On this episode of, “Literary Arts: The Archive Project,” we share a conversation about something you probably never think about, unless you think about it all of the time: disabled parenting. We’ll hear from Eliza Hull, a contemporary musician, disability advocate, and writer based in regional Victoria, Australia, and the editor of a new anthology, “We’ve Got This: Essays By Disabled Parents,” which features stories from parents who identify as Deaf, disabled, neurodiverse, or chronically ill. Eliza is joined by one of the anthology contributors, Rebekah Taussig, a writer, educator, and consultant with a PhD in nonfiction and disability studies based in Kansas City. Rebekah shares her story on her Instagram and in her book, “Sitting Pretty: The View From My Ordinary Resilient Disabled Body.”
We were so interested in this conversation for many of the same reasons that Eliza put this anthology together: There seem to be a decent number of resources for the parents of disabled children, but really none for disabled parents. And it seems because a lot of people don’t even conceive of the possibility of a disabled parent, but disabled people ARE parents and have as much right to parent as anyone else – and they are good at it.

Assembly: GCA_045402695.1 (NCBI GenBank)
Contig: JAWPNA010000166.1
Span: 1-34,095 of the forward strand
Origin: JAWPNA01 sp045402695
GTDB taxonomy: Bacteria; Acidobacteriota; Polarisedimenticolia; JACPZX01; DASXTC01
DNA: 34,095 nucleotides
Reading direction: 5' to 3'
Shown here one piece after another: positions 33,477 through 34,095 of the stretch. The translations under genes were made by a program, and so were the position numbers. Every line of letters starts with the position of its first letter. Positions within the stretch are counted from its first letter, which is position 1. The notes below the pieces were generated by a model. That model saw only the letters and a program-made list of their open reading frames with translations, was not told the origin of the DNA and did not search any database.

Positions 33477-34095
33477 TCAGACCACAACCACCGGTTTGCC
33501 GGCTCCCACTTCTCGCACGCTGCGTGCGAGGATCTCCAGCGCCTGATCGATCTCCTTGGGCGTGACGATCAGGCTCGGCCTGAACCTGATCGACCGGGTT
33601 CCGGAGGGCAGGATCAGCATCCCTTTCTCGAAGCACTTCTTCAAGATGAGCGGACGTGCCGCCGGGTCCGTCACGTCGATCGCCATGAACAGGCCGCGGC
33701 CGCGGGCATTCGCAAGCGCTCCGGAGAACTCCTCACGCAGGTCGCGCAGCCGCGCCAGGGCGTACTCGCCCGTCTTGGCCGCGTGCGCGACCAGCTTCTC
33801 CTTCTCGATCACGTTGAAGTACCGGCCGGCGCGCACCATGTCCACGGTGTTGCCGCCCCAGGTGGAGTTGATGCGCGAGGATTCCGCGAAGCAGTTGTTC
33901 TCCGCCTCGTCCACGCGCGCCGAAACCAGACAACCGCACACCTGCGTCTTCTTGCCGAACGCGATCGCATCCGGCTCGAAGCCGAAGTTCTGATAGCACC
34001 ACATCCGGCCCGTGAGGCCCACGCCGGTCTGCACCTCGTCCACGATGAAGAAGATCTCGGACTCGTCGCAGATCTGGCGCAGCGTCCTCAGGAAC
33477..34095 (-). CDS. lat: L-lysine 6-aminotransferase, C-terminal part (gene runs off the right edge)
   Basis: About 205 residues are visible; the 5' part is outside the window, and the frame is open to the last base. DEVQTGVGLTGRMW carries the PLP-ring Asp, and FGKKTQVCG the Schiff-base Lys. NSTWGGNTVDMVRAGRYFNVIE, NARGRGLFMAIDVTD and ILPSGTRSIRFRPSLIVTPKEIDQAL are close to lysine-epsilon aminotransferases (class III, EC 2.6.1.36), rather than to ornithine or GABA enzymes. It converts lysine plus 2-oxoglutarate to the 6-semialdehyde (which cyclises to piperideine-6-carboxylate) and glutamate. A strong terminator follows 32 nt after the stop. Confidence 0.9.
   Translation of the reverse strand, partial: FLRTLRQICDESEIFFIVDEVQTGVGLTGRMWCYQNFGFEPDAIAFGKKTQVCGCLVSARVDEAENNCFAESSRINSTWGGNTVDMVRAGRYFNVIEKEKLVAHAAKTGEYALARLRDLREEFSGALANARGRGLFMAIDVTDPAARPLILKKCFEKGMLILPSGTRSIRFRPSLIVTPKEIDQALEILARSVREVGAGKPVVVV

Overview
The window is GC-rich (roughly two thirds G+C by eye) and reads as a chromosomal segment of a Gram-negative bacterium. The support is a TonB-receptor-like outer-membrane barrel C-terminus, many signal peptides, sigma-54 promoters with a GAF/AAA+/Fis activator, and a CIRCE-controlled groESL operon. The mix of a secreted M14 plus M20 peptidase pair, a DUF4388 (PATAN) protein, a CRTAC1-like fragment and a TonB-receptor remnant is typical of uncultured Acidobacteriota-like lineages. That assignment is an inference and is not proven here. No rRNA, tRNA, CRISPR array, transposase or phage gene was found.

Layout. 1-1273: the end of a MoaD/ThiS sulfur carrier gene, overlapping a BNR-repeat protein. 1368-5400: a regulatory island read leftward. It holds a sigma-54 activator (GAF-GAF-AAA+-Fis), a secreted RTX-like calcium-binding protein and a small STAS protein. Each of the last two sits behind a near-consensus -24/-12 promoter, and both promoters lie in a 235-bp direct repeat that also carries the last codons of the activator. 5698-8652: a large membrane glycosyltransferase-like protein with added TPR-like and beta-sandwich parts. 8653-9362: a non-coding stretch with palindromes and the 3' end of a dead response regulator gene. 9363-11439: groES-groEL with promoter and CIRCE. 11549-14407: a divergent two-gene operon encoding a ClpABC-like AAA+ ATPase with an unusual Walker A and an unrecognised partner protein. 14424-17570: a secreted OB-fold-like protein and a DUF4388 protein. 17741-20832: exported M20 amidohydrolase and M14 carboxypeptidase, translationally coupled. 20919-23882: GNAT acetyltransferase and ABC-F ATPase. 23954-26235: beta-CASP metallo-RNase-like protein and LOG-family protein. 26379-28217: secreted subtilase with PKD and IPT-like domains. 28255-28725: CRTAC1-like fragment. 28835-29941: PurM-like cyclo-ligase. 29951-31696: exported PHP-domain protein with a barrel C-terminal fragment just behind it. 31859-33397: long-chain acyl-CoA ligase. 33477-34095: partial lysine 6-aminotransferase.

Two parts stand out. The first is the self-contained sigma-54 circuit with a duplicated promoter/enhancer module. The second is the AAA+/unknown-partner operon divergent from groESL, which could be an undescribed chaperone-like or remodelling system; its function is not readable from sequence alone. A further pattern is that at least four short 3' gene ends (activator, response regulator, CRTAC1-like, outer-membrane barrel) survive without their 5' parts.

Eliza and Rebekah are joined by moderator Annie Carl, who owns and runs The Neverending Bookshop in Edmonds, Washington.
Eliza Hull is a musical artist, writer, journalist, and disability advocate based in Victoria, Australia. Her podcast series on parenting with a disability, “We’ve Got This,” was one of Radio National’s and ABC Life’s most successful series of all time.
Rebecca Taussig, PH.D. is a Kansas City writer and teacher with her doctorate in Creative Nonfiction and Disability Studies. She has led workshops and presentations at the University of Michigan, University of Kansas, and Davidson College on disability representation, identity, and community. She also runs the Instagram platform @sitting_pretty where she crafts “mini-memoirs” to contribute nuance to the collective narratives being told about disability in our culture. She lives with two cranky orange cats and one angsty-tender human.